A student paramedic took his own life after suffering “extreme stress” and failing his exams, his family had reported.
Russell Burgess, 39, was found dead at home in July on the day he failed three re-sits in his attempt to qualify as a London Ambulance Service paramedic.
He had worked for LAS for 13 years, first in its 999 call centres and then as a junior medic, and was 18 months into the two-year on-the-job course at LAS’s “paramedic academy” in Fulham.
More than 1,000 people, including fellow students, have signed a petition calling for a reduction in the “unnecessary stress” faced by trainee paramedics.
They claim that insufficient time is allowed to prepare for the career-defining exams, which Mr Burgess was forced to re-sit after working a week of gruelling night shifts at the control centre.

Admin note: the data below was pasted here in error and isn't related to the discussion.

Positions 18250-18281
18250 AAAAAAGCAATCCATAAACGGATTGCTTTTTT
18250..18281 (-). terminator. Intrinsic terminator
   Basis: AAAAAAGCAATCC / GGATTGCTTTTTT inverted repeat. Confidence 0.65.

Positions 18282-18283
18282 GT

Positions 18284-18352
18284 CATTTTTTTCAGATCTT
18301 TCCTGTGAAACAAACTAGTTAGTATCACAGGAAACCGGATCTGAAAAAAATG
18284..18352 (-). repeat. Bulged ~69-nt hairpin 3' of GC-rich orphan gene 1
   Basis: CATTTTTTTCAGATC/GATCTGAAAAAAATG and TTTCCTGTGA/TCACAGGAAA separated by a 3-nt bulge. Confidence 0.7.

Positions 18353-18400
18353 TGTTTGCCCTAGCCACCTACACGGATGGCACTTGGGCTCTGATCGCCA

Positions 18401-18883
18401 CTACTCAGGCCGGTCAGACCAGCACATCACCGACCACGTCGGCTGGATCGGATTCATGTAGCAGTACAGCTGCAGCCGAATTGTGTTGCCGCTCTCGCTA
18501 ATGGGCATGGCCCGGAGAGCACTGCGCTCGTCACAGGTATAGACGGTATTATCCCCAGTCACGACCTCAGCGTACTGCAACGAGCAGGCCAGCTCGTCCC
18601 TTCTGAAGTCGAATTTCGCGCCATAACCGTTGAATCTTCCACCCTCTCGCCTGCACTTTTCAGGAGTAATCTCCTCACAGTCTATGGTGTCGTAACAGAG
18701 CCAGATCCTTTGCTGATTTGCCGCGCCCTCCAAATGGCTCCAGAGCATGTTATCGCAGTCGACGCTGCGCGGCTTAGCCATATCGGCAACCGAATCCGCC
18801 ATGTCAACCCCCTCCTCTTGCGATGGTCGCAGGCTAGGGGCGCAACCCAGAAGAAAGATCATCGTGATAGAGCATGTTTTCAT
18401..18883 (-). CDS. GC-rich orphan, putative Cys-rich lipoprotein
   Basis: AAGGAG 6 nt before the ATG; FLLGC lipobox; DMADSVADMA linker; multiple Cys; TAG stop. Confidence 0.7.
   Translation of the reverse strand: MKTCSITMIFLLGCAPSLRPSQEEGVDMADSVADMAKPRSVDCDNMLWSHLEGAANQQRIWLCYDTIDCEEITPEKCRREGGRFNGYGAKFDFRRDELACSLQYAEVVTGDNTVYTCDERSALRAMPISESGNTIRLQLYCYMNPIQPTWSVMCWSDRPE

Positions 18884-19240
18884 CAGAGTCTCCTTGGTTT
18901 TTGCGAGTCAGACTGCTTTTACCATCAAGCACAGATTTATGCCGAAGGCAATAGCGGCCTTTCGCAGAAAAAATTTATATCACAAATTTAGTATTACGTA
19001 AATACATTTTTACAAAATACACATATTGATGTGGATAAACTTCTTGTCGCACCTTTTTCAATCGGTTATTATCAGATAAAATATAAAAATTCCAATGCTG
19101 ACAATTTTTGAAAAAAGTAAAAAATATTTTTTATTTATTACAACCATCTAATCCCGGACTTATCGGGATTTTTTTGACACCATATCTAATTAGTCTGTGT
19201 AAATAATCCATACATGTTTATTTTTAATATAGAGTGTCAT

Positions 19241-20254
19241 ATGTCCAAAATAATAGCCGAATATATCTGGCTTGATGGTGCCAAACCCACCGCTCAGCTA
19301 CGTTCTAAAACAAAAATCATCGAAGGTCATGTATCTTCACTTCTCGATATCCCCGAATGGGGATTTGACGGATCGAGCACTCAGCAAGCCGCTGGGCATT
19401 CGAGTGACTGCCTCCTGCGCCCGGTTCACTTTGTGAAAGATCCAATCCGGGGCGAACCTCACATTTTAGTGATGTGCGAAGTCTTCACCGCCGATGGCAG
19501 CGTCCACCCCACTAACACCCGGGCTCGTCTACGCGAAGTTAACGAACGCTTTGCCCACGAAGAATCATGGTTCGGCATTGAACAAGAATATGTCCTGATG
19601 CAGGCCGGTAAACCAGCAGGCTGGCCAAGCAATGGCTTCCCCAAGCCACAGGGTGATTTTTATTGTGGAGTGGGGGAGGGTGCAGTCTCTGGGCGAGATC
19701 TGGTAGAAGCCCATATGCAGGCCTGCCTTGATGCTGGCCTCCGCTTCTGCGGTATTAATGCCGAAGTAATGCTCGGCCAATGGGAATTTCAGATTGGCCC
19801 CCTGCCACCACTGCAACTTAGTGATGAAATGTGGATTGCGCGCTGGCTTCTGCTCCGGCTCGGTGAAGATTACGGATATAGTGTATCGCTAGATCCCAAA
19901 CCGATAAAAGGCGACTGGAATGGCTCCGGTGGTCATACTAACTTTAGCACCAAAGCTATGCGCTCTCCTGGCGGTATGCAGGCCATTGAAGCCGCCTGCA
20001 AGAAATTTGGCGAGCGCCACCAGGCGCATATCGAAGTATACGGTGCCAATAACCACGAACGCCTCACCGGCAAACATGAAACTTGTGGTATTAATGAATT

An inquest will be held tomorrow into Mr Burgess’s death. His husband Dave Raval says he plans to ask Poplar coroner Mary Hassell to issue a prevention of future deaths report requiring LAS to improve safeguards on the mental health of its staff.
“One of the things we are asking the coroner is for the same level of mental health support as they give crews on the road,” he said.
A LAS spokeswoman said, “Our sympathies remain with Russell’s family as we co-operate with the coroner as part of this important judicial process to establish all the facts.”
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